OPINION | Kallie Kriel: AfriForum has interests of farmers at heart - unashamedly

AfriForum CEO Kallie Kriel has hit back at former Agri SA president Dan Kriek. (Elizabeth Sejake, Rapport)
AfriForum CEO Kallie Kriel has hit back at former Agri SA president Dan Kriek. (Elizabeth Sejake, Rapport)

AfriForum respects Kriek’s right to believe that he and organised agriculture can prevent expropriation without compensation by attempting to win the ANC’s favour and pacifying them, writes Kallie Kriel

AfriForum strongly believes that it is in the interest of South African farmers that the different organisations who have farmers as members refrain from publicly slinging mud at one another.

This is why AfriForum went to trouble to sign agreements with Agri SA and TAU SA, which determine among other that the organisations will not attack one another in public.   

It is therefore disappointing that, already during his tenure as President of Agri SA, Dan Kriek does not make good on his organisation’s undertaking by disrespecting this agreement.

Dan Kriek’s article "Farmers should be wary of AfriForum's attempt to move in on agriculture, land" (News24, 8 March 2020) is another continuation of his attempts to win support from the ANC by maliciously attacking AfriForum.

The same goes for Agri Eastern Cape, who now follows Kriek’s example, despite the agreement between Agri SA and AfriForum.   

The series of unfounded accusations that Kriek makes against AfriForum must be refuted, however. I therefore gladly reply.   

Mandate from farmers 

AfriForum has more individual farmers as members than any agricultural organisation in South Africa.

AfriForum therefore has a responsibility to serve these farmers’ interests.

Unlike political parties that obtain mandates from their voters once every five years, or agricultural organisations whose members pay their membership fees once a year, AfriForum receives mandates from its members every month by way of membership fees.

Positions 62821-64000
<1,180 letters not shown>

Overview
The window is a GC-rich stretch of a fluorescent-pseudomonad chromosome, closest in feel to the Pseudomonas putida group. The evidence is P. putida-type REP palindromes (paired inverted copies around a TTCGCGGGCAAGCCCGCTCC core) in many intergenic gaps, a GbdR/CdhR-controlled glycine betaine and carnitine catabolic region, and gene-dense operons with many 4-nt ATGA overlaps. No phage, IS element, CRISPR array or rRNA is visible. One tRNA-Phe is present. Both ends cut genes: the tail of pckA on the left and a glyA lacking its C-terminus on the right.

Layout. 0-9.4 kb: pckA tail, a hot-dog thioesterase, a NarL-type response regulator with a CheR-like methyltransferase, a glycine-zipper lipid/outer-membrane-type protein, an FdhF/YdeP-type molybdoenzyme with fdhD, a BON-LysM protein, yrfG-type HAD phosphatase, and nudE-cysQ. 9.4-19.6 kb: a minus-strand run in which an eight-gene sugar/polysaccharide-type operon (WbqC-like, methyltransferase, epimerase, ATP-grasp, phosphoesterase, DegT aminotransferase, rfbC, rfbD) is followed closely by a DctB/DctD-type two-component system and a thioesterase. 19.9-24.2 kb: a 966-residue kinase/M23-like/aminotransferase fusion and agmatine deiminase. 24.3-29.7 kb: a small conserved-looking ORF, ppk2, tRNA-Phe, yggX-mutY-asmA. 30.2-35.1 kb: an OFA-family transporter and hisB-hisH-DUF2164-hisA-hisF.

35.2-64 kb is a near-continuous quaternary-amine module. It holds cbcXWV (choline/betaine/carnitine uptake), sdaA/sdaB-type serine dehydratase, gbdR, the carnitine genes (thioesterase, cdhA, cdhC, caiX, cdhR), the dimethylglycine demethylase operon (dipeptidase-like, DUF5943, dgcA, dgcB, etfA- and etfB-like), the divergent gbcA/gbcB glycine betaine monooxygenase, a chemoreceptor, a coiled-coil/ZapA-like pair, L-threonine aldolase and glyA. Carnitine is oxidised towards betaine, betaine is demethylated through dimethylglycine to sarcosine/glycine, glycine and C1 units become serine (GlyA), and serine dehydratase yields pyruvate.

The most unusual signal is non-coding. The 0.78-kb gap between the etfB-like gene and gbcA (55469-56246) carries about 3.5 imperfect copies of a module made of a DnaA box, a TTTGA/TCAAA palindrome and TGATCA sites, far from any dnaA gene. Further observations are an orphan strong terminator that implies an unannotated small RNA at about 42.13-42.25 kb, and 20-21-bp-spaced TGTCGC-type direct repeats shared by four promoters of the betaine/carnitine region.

Members decide every month to support AfriForum and there is no way that AfriForum would swerve from protecting its members’ interests.  

Kriek’s statement that Agri SA received its mandate from farmers is but a half-truth.

Among its members, Agri SA also counts banks, financiers and agricultural businesses.

Although AfriForum and the family farmer network Saai view agricultural businesses as important partners of farmers, the interests of farmers and agricultural businesses are not always the same. 

When fertiliser manufacturers - as has happened before - team up to keep their prices high, it affects farmers adversely.

An agricultural organisation that gets its mandate from farmers as well as agricultural businesses will therefore find it difficult to maintain that it only serves the interests of farmers.  

Al Mawashi 

It was in the interest of farmers, red meat consumers and the long-term sustainability of sheep exportation that AfriForum became involved by applying pressure on the Al Mawashi shipping company to improve the poor conditions on the ship that transports live sheep from South Africa.

This decision was taken based on three facts on the table: 

In the interest of farmers, AfriForum is in favour of the exportation of animals in an ethically acceptable manner. 

The world’s eyes have been on the practices and circumstances under which livestock is transported because of green activism against the consumption of meat and the extensive pressure on the livestock industry.

Unacceptable practices will provide anti-meat activists with unnecessary ammunition and may close profitable foreign markets for South Africa. 

Agri SA requested a report from the Livestock Welfare Coordinating Committee (LWCC) on the conditions under which sheep are exported, as well as advice on the adherence to internationally acceptable standards.